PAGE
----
Modelling the diversity and persistence of the human T-lymphotropic virus type-1

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Title: Modelling the diversity and persistence of the human T-lymphotropic virus type-1
Authors: Laydon, Daniel
Item Type: Thesis or dissertation
Abstract: Human T-lymphotropic virus type-1 (HTLV-1) infects approximately 10-20 million people worldwide. The virus persists within hosts via de novo infection and infected cell proliferation, creating a population structure of multiple clones (infected cell populations with identical genomic proviral integration sites). The number of clones in one host is unknown, and is determined by the rate of de novo infection. Our primary objectives are: i) to estimate HTLV-1 clonal diversity; and ii) to develop a model of HTLV-1 dynamics that can estimate the relative contributions of de novo infection and mitotic replication. We use a combination of mathematical modelling, computer simulation and statistical methods to interpret experimental observation. We develop an estimator (named DivE) to estimate the number of HTLV-1 clones. DivE uses the ecological method of rarefaction, and includes novel model selection criteria. We show that DivE is more accurate than widely-used estimators from population ecology, and we demonstrated that this holds across many systems. Differences between these systems and ecological populations are investigated, and DivE is applied to patients with a range of HTLV-associated diseases. HTLV-1 clonal abundance varies by several orders of magnitude: quantifying within-host HTLV-1 dynamics requires mathematical modelling at multiple scales. Stochastic processes, important for modelling small populations, are introduced, and we explore properties and approximations of a mass-action birth-death process for biologically realistic species extinction scenarios. We combine ordinary differential equations with stochastic processes in a hybrid model and explore its consequences. The estimated HTLV-1 clonal diversity is substantially higher than previously thought, which strongly implies higher rates of de novo infection. The hybrid model captures known behaviour of HTLV-1, and can be used to infer rates of viral persistence. DivE and the hybrid model are applicable to other biological systems, in particular the study of T and B cell receptor repertoires.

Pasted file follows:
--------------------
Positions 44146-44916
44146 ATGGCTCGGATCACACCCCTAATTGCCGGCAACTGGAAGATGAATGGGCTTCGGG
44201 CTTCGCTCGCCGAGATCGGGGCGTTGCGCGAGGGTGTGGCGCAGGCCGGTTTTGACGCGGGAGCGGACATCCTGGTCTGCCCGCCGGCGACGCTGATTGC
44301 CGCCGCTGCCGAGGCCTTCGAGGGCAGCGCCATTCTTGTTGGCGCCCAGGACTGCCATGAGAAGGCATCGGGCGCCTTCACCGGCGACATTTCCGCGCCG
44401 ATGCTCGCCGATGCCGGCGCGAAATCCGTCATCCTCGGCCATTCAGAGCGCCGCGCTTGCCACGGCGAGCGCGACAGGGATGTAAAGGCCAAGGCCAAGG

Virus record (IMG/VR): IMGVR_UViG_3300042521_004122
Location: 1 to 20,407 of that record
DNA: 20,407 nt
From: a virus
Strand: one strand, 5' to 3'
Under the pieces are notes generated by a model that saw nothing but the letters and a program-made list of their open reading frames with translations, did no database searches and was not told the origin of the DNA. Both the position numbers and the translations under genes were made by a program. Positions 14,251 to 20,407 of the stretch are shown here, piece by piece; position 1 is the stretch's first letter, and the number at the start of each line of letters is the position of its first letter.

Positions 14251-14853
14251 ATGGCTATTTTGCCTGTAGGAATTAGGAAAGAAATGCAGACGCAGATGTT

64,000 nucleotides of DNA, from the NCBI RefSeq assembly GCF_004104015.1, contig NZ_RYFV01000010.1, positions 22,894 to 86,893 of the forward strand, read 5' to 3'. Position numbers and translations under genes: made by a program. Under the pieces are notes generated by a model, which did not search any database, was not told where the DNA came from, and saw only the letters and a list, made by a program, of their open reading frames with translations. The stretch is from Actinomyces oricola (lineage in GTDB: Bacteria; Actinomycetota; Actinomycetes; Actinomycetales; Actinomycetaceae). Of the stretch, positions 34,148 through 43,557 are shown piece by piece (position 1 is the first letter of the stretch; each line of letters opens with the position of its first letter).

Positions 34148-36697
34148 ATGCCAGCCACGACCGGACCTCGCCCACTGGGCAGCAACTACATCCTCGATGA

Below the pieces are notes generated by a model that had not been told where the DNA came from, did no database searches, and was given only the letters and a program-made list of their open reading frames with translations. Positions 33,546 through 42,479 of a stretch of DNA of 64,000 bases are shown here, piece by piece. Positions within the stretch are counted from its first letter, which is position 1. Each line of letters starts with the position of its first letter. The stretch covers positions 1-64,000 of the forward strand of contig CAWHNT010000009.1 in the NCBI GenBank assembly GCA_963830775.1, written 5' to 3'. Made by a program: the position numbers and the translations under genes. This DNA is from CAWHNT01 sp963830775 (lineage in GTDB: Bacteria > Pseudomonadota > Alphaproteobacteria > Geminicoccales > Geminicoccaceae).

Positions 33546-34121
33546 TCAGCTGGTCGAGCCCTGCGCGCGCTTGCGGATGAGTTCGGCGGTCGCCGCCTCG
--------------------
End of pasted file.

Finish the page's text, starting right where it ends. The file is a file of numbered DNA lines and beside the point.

Content Version: Open Access
Issue Date: Dec-2014
Date Awarded: Aug-2015
URI: http://hdl.handle.net/10044/1/29108
Supervisor: Asquith, Becca
Bangham, Charles R M
Sponsor/Funder: Wellcome Trust (London, England)
Department: Section of Immunology, Department of Medicine
Publisher: Imperial College London
Qualification Level: Doctoral
Qualification Name: Doctor of Philosophy (PhD)
Appears in Collections:Medicine PhD theses



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